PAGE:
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Thursday, March 20, 2014

New & Improved: The Lost Tuttle Psychograph

A trio of Tuttles--the Hodge, Orlando, and MacNeil specimens.
As far as my records show, there are six known surviving Tuttle Psychographs. First invented by Hudson Tuttle around 1880, his Tuttle Publishing Company produced his "dial planchette" in an extraordinarily long run, as it was still advertised as late as 1915--five years after Tuttle's passing. And we know that the Psychic Observer offered Tuttle Psychographs for sale as late as 1949, though whether these were leftover/NOS at the time or newly-made replicas still remains to be seen.

The most unusual thing about the six specimens is the tremendous amount of variation between them. I've spent months staring at the pictured Psychographs and the other three known survivors, and rely on a set of distinguishing markers in an attempt to trace the device's evolution. There's the font, which differs wildly from the smaller, more precise font of the Hodge specimen to the wide, bold font of the Orlando specimen with its unique sweeping tail on the "A." There are variations of the circle on which the letters sit: either one line or two lines, but at least two specimens with breaks in the printing that might serve to assign them similar dates. Some specimens have other weird print variations--the Psychic Observer ad, for example, shows unusual spacing between "W  XYZ," and the "Don't Know" is italicized and misaligned--properties which show up on at least one recently-discovered surviving specimen. There's an inverse-printed model with dark paper and light letters, and variations in the wood and shape used for the wheel. And the comparative starting point of the "A" relatively to the board's bottom is always different between models--9-o'-clock on one, 10-o'-clock on another. Such variations are easily picked out in the pictures above, and there are many.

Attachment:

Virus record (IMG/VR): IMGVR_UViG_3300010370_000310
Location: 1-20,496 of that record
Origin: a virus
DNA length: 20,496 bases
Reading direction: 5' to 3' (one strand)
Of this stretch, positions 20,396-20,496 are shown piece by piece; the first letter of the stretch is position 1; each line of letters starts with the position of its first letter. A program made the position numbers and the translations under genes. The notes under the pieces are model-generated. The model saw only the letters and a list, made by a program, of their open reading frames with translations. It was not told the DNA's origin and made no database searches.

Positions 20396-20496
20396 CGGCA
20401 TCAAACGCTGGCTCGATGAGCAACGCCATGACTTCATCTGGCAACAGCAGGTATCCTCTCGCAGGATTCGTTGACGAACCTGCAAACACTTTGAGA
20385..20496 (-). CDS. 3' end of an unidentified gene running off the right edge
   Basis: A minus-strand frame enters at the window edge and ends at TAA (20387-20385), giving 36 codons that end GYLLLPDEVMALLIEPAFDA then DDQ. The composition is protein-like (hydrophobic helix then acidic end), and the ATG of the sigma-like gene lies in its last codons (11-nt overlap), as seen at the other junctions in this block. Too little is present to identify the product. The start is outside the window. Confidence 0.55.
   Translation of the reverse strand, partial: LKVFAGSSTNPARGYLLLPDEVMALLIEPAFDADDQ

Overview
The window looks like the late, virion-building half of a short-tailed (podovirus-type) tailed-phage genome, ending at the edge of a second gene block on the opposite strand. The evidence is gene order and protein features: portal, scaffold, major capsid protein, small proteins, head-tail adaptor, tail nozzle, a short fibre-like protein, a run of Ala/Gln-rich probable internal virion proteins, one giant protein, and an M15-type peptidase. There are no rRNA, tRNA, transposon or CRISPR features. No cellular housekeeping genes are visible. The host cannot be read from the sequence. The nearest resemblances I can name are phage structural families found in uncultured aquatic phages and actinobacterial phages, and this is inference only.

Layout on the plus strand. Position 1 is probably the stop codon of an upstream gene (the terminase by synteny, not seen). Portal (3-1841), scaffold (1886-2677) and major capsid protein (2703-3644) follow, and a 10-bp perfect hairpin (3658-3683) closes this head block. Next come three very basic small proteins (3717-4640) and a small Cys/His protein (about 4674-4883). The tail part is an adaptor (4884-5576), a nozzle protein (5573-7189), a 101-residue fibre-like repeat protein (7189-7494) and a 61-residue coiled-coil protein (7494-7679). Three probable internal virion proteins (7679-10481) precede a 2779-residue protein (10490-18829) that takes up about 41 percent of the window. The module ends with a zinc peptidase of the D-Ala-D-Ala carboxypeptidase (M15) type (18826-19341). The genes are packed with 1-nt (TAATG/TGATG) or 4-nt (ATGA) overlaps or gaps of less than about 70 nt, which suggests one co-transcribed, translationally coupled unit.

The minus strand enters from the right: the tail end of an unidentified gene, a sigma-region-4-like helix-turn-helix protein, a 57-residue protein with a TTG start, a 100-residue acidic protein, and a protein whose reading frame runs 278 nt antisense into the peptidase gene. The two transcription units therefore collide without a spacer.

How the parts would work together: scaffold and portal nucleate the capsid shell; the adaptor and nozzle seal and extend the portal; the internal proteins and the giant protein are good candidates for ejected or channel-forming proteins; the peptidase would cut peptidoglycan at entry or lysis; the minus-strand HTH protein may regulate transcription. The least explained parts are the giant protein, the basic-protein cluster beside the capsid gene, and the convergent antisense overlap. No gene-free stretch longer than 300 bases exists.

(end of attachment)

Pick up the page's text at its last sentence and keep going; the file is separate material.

And don't even get me started on the instructions printed on the boards' backs. They differ way more wildly than the front print, and present a whole new set of clues and comparisons to analyze.

Buchanan's Journal of Man, May 1889
There's more forensic analysis to take place there, for sure, particularly cross-referencing the advertised prices, which fluctuated almost as much as the design: from $1.00 post paid, to $1.00 plus .12 cents postage, to $1.25, to $2.50, with the prices printed on the back of each Psychograph. And the price doesn't necessarily increase over time, and can be demonstrated to actually be the opposite. So we should be able to correlate ads with specimens given enough data. A recent ad discovery, for example, containing the same base price and shipping printed on the board, along with the same endorsements printed in both the ad and the board's back, may place the Psychograph in the Mysterious Planchette collection, pictured far left in the trio pic above, at 1887, when it looks the more modern of the three and was even once suspected to be a 1949 model due to the general clean condition, modern-ish font, and lack of wear. And, of course, any of these could be the 1949 model, and depending on how closely the replica hewed to the original, or whether or not it was new-old-stock, we'd never really know without further evidence.

The Psychograph in use.